Given the Rapidgate issues with the 2018 Leaf, can a 250 mile highway trip be realistically taken in this car?
I live in the NYC area, and about once a month I make one of two long-distance highway trips: either a 250ish mile trip to the Boston area, or a 250ish mile trip to the Washington D.C. area. These are usually weekend trips, so I drive 250 miles up on Friday, and then 250 miles back on Sunday.
These trips are mostly along Route 95, where the speed limit ranges from 55 MPH to 65 MPH. Let's say for 33% of the trip it's 55 MPH and for 66% of the trip it's 65 MPH. I usually drive the speed limit, in the right lane, dropping my speed by 5 MPH when going up hills.
After spending a lot of time reading through the Nissan Leaf section of Speak EV, my understanding is that the throttling of DC fast charging speeds in the 2018 Leaf does not happen during your second Fast Charge but rather during your third Fast Charge. Is this true?
Here are 2 different ways I would see these trips panning out:
1. Charge to 100% just before leaving. Drive 125 miles at 55-65 MPH. DC Fast Charge for 40 minutes or so up to 80%. Drive another 125 miles. Level 2 charge at destination. Repeat on the way back 2 days later.
2. Charge to 100% just before leaving. Drive 90 miles at 55-65 MPH. DC Fast Charge for 20 minutes or so. Drive 80 miles at 55-65 MPH. DC Fast Charge for another 20 minutes. Drive 80 more miles. Level 2 charge at destination. Repeat on the way back 2 days later.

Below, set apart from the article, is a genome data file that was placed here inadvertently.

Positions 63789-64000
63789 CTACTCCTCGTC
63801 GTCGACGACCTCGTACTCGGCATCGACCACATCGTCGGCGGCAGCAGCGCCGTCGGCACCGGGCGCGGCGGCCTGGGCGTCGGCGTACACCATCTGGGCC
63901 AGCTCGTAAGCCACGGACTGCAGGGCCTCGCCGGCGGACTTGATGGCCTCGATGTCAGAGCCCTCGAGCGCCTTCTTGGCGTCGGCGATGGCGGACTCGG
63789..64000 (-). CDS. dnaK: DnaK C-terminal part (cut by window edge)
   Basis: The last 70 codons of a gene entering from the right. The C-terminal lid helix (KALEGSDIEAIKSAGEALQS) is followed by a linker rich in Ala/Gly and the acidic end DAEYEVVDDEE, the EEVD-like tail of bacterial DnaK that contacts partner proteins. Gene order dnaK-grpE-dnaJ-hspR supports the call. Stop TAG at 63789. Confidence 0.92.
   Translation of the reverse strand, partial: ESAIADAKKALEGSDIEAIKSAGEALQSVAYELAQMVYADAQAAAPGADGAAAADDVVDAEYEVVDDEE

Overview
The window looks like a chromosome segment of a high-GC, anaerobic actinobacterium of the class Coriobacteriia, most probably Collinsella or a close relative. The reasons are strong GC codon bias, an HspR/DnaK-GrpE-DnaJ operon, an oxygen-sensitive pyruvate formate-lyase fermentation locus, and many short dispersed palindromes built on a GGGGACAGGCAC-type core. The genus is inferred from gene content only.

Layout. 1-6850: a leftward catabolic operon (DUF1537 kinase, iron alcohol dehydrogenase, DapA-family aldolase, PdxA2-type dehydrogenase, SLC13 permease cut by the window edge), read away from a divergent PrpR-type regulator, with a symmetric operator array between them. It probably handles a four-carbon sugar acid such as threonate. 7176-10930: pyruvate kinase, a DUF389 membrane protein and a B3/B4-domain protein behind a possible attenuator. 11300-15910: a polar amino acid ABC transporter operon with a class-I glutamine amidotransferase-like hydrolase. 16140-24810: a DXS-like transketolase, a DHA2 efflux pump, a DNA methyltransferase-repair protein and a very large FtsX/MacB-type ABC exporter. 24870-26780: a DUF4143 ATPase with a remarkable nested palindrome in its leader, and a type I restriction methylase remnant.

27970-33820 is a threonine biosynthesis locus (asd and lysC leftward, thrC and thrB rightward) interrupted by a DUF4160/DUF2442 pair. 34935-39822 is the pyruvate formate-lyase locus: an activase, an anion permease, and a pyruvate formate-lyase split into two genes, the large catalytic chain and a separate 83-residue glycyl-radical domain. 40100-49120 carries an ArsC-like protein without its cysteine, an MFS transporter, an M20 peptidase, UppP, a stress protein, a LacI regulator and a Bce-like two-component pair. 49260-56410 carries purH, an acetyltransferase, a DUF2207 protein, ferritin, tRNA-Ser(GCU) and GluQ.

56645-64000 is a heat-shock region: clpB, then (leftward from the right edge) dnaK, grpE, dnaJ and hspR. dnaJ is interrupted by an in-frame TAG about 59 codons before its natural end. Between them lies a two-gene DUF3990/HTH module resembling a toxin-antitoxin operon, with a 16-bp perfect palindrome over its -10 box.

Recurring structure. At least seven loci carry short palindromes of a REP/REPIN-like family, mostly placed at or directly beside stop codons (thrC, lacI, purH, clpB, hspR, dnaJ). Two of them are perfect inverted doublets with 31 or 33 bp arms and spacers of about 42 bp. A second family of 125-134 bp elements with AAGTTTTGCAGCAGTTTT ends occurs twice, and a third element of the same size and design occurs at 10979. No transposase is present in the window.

If I have enough range at 55-65 MPH to drive 125 miles, then I would go with option 1 every time. But if weather, elevation, headwinds, HVAC, etc. prevent this, then I would go with option 2 just to be safe. The problem is that option 2 involves a second fast charge, and I haven't been able to get consistent info on whether this second fast charge is throttled or not. Speak EV says no. Bjorn says yes. What says this forum?
Maybe this is overly optimistic, but it seems that in the summer, driving 125 miles at 65 MPH is very doable in the 2018 Leaf. I recently did an 80 mile highway trip in the 2017 Leaf, at similar speeds of 55-65 MPH (though probably 2/3 at 55 and 1/3 at 65), and this only consumed 54% of the battery (started at 92%, ended at 38%). At that rate, this would mean that the 107 mile EPA rated 2017 Leaf has a real world range of 148 miles (albeit in 90 degree weather, with the AC set to 75 degrees, and the fan speed set to 2, and at a median speed of probably 58ish). Or, slightly more conservatively, the trip computer said I averaged 4.8 miles/kWh, times say 28 kWh of usable battery capacity, which equals 134.4 miles of range. Either way, if in optimal conditions the 2017 Leaf has 25% more range at 58 MPH than its EPA rating, then driving 125 miles, or even 150 miles, in the 2018 Leaf at similar speeds seems entirely possible....